Our absolute least favorite movement of funds is sending to all new instructions on a Friday – we rarely do this – and never do before a long/holiday weekend!

There are of course times that money just HAS to move on a Friday, such as the closing of a home (in an abundance of caution, we frequently send funds on Thursday) or a last minute quick fill up of cash.

Regularly scheduled deposits are fine as the calendar determines this and being on such a regimented event, trouble is less likely.

Deposits or draws as we like to call them are a different story. When we are pulling funds from another account, we see the flow of funds from our end and can easily Shepard/see problems.

In a safe over sorry posture, look for us to recommend Thursday or our favorite day, Monday, for the movement of unscheduled funds.

Have a Great “No Friday Money Movement” Day!

John A. Kvale CFA, CFP

Founder of J.K. Financial, Inc.
A Dallas Texas based fee only
Financial Planning Total Wealth
Management firm.
jkfinancialinc
street-cents

The New Normal – All Eyes on the Fed today – Raise ? More Raise?

Today at 2:30 Eastern time, Jerome Powell, the head of the Federal Open Market Committee (FOMC) will make the decision to hold to his earlier promise of raising rates  a tiny .25% and more importantly signal possible future rate increases…

The New Normal

By looking at this multi-decade chart below, it is easy to see that rates are no where near their highs…

After being low so long, the new normal may be lower – market participants seem to think/want so …

From our perch, the best outcome today would be a raise once and “check the data” statement …

We will know in a few hours- do not forget, there are skeleton crews on much of Wall Street – making for a possible sloppy response….

12-19-18 Fed funds

Have a Great “New Normal Rate” Day!

John A. Kvale CFA, CFP

Founder of J.K. Financial, Inc.
A Dallas Texas based fee only
Financial Planning Total Wealth
Management firm.
jkfinancialinc
street-cents

Calls of an Inverted Yield Curve – Premature SO FAR –

This week a funny thing happened … on the yield curve that is, garnering a lot of attention. Those following our writings, here, here, and here, know we are watching for an inverted yield curve since it has a good predictive nature for recessions – a topic for another discussion. Heck, even Kent Smetters, the Wharton co-host professor mentioned the yield curve had inverted.

Inverted Yield Curve? Kinda!

Here is a good picture of a normal yield curve

 

20180424_122733810_iOS

Inversion occurs when the short term rate goes higher than the long term rate i.e. the 2 year greater than the 10 or even more clearly, the 90 day rate greater than the 10 year…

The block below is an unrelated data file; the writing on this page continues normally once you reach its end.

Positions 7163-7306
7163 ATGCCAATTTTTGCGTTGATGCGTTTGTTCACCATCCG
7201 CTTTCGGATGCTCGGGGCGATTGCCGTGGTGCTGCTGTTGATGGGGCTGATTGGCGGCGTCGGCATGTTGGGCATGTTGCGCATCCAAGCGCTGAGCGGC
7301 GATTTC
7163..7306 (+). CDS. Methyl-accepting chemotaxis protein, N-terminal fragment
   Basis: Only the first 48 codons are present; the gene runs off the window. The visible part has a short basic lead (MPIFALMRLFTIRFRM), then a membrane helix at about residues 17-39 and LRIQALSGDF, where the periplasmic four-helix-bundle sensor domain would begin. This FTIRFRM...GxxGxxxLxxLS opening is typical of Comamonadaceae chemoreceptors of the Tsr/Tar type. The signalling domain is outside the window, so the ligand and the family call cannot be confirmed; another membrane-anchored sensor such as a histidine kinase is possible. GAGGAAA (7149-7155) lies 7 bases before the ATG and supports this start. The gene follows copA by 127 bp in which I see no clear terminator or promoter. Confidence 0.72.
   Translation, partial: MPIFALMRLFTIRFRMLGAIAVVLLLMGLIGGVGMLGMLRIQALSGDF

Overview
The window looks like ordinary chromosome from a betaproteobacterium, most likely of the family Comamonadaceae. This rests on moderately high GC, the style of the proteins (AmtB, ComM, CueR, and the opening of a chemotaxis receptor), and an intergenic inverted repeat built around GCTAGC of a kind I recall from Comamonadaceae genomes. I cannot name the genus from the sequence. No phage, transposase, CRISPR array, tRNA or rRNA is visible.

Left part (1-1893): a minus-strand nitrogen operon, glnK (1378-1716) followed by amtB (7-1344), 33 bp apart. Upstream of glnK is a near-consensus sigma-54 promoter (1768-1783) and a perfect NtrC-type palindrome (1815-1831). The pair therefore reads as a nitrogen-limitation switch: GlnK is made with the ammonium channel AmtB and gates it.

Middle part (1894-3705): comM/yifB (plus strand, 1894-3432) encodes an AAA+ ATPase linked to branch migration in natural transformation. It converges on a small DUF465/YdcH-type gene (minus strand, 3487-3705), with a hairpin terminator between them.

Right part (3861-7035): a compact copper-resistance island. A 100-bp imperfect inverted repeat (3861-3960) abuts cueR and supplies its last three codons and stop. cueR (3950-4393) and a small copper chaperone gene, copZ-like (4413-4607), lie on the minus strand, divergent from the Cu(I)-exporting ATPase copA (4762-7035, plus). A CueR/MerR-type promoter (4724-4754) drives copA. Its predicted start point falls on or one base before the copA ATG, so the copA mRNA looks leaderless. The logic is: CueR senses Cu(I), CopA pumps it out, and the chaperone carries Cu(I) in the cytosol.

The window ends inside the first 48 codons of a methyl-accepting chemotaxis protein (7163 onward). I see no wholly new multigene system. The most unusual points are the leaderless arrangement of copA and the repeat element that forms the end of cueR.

What happened this week were the 2 and 5 year yields, slightly inverting –

Does this count?

Maybe? BUT the real predictability is from the afore mentioned short and long, not short and slightly longer short…

Here is the 2 and 10’s, followed by the 90 day and 10’s

12-3-18 2 year versus 10 year daily12-3-18 90day versus 10 year constant

It may invert, and we will let you know when it happens, if it happens, but for now, in our minds ….

No inversion yet, but we are watching close!

Have a Great “Not Inverted Yet” Day!

John A. Kvale CFA, CFP

Founder of J.K. Financial, Inc.
A Dallas Texas based fee only
Financial Planning Total Wealth
Management firm.
jkfinancialinc
street-cents

The Short Term Inverse Relationship Between Rates and Bonds

After over a decade of not only lowering of rates, but SUPER low, interest rates, it is no wonder we have forgotten the short term relationship of bonds and interest rates.

Inverse Buddies

Over the short term, when rates are going down bonds go up and just the opposite as rates are increased. Pair that with extremely low – zero – rates and the gradual increase in rates, which causes a natural headwind has caught many by surprise, especially after over a decade of lowered and low rates.

bond index V Interest Rates

Ok, so it is a little busy – but it directly shows our point – as rates go down, bonds go up and then as rates go up bonds down. This is a short term phenomenon as once rates stabilize, bonds do as well.

We are happily welcoming higher rates as we think they are much needed – even though they present headwinds for a much needed safe asset class, Bonds – in the SHORT term!

Have a Great “Rate Bond Buddy” Day!

John A. Kvale CFA, CFP

Founder of J.K. Financial, Inc.
A Dallas Texas based fee only
Financial Planning Total Wealth
Management firm.
jkfinancialinc
street-cents

Second Quarter 2018 Cover Letter Review

On the road to nowhere? Or are we?

While capital markets around the globe may seem subdued, especially compared to last year’s movements, looking beneath the surface there is much going on.

Increased Company Earnings

With the corporate tax cuts, earnings are increasing. Public companies are enjoying terrific earnings growth and logging excellent earnings reports as the year continues. With little movement in capital markets and increased earnings, valuations by most any measure, are becoming less expensive. Also, worth notice in our Q3 Newsletter is a detailed article concerning lowered numbers of public traded companies, a possible source of different valuations moving forward.

Financially Happy Consumer

Broadly, the consumer from a financial standpoint is doing well. A happy consumer, leading to a more freely spending consumer, is an important point for the United States since the Gross Domestic Economy is made up of over two thirds consumer spending. Much of this financial happiness comes before a lower tax burden, likely to be felt by consumers next tax season – again in our Q3 Newsletter there are multiple family scenarios detailing the tax savings due next year.

Interest Rates

Market participants have digested multiple rate increases in stride, unlike times before. With gradual rate increases already occurring in the year, and more expected, normalization of interest rates is occurring without the fears of past. Being the first time in almost a decade to have rate increases, we are on Inverted Yield Curve watch (detailed article again in our Q3 Newsletter) as a possible predictor that rates have moved too far, and a signal of a possible recession. So far this has not occurred.

In closing, our patience theme from the beginning of the year seems to be still best suited.

Have a Great Summer!

John A. Kvale CFA, CFP